Sunday, December 20, 2009

Apocalypse Now delayed...

From time to time I check at The Oil Drum to see what thoughtful, but definitely pessimistic minds have to say about changes in our energy supplies and consumption patterns might mean in the future.  TOD has, of course, been as caught off-guard by the decline in oil use/price - ostensibly due to the recession - as oil producers.  And they are seriously starting to wonder when the demand will pick up.
The Organization of the Petroleum Exporting Countries meeting in Angola on Tuesday was expected to keep supply steady because of concern any cut could push prices higher and threaten global economic recovery. But high inventories could force OPEC's hand early next year, before the second quarter when seasonal demand is typically at its lowest, PFC said. "OPEC could face the prospects of needing to undertake Herculean efforts to tighten up fundamentals in early 2010," PFC Energy said in the report.

"Most likely the organization would need to agree to substantial cuts -- of 1 million bpd or more from actual production -- in early 2010 in order to bring total inventories down to manageable levels." The oil price is close to the $75 per barrel top exporter Saudi Arabia and others have said is fair to both consumers and producers. Saudi Oil Minister Ali al-Naimi described the price as "perfect" earlier this month and has said there was no need for the group to change supply levels. [More]

The current oil supply situation is a vexation for Peak-Oilers who are scrambling to revise doomsday scenarios. Plus it is also changing the economic urgency of alternative agrarian ag systems, which fell into step with Peak-Oil predictions.  That body of growers may be larger than I imagine, and if the Census of Ag is of any relevance, may account for the growth in small farms.

At any rate, it is informative to consider how they are betting their operations on a fuel-deprived future.  Contrary to my admittedly vague pregnostications, these producers think the changeover to scarce resources will be swift.  I think it will trgger adjustments to make it a much slower phenomenon, as guys like me adapt to price signals on inputs.

Oddly the decline in petroleum production could mean tougher times for the ethanol business model, as the choice between food and fuel is reviewed in a much harsher light. Regardless, this comment is typical of the discourse among these growers.
I have no doubt that as energy supplies become very restricted that agriculture will be at the top of the rationing list. Especially Big AG as they will have to produce the vast volumes of grain that will be required to prevent mass famine. It will get harder and harder for them to succeed. Riding this wave just behind them will be people like me. Small farms, using little to no synthetic fertilizers or chemicals (those will be restricted to use by the Big Ag farms growing the bulk food). As agriculture evolves back to a more traditional structure the small farms will once again become diversified operations where they produce meats and grains as well as veggies and value added products. Over time the growing of veggies will slow and the growing of beans, grains and other staples will rise on the small operations. This will be as the energy costs rise. When energy costs rise the point will eventually be reached where the CAFO operations will no longer be financially viable. They only exist because we have access to very cheap energy and because the Govt subsidizes corn/soybean production. Much of your grocery store processed food also depends on this situation. In the future all of this will be washed away by rising energy costs and shortages. Thus the diversified small farms close to the population centers will dominate once again.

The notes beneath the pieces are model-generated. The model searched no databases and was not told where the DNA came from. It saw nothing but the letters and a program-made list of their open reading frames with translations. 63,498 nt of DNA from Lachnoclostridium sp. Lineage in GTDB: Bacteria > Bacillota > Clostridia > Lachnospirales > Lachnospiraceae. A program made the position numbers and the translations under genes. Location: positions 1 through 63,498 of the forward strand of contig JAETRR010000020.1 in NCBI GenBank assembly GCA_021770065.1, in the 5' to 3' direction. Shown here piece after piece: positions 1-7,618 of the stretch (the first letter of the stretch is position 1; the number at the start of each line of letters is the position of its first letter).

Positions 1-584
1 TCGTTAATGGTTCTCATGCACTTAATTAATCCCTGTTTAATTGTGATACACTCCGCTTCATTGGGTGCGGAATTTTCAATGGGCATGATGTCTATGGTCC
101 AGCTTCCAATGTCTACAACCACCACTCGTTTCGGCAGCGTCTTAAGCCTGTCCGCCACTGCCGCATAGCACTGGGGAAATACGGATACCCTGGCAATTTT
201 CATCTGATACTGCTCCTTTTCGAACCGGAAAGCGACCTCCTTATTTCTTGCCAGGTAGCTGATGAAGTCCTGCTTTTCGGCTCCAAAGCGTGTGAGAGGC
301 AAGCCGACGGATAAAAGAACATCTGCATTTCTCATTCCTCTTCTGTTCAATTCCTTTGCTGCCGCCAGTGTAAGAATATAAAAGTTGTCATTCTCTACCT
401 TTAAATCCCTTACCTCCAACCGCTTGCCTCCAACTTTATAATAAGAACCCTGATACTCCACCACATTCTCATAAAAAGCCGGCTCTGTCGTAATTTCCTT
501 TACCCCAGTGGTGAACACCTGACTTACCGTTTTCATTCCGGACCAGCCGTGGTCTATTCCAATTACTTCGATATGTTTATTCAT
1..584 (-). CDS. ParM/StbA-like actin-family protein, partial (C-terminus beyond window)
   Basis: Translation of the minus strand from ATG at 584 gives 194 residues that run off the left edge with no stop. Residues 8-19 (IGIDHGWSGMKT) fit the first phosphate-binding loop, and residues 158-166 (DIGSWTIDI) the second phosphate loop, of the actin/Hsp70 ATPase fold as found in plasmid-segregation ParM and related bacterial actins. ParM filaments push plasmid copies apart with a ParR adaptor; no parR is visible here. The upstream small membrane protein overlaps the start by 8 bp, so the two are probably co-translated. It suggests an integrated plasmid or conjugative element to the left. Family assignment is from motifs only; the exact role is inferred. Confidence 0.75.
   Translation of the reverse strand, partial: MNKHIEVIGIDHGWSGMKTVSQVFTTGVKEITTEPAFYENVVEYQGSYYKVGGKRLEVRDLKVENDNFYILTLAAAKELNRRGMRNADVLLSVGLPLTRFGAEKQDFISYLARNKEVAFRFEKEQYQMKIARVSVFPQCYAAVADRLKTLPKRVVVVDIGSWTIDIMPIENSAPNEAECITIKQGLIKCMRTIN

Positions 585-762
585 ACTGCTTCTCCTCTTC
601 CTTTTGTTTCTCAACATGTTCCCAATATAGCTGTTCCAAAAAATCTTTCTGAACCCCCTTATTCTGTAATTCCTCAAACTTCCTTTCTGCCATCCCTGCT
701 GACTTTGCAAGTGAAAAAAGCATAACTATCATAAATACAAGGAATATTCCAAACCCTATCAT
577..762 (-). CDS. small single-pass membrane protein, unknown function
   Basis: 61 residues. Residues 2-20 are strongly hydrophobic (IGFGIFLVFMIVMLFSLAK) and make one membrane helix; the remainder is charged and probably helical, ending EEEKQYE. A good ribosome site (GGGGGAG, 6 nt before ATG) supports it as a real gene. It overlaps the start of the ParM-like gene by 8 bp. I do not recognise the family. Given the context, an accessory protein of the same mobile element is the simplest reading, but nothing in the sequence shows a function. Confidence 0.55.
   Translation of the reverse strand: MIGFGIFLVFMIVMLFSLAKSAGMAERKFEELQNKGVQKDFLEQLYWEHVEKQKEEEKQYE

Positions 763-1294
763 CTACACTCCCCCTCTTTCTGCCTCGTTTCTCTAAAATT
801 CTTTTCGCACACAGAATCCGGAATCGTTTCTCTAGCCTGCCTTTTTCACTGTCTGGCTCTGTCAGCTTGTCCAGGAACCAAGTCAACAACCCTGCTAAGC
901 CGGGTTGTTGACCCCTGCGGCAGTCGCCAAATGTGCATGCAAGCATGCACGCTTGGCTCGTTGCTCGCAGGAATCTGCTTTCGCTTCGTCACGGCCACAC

As energy supplies continue to shrink (long after you and I are gone) there will come a time that operations scaled like mine may pass too. Unless, we have manage to maintain some semblance of 'civilization' via these methods so that we can find clever ways to utilize alternative energies, maybe invent a few more efficient technologies, learn to live on less, etc we will not make it into the future. [More]

These guys are not radical wackos, as industrial producers often categorize them.  In fact, they have on the whole thought more profoundly about what they are doing than most of us in the other sector. Unfortunately, that does not necessarily guaranteee their ability to forecast the future of agriculture, and the last two years have upset most of their stronger apocalyptic announcements.

The could be right in the long run, but it will be a far longer run than most of us thinkAnd the brains involved in ag will not be idle in the meantime.

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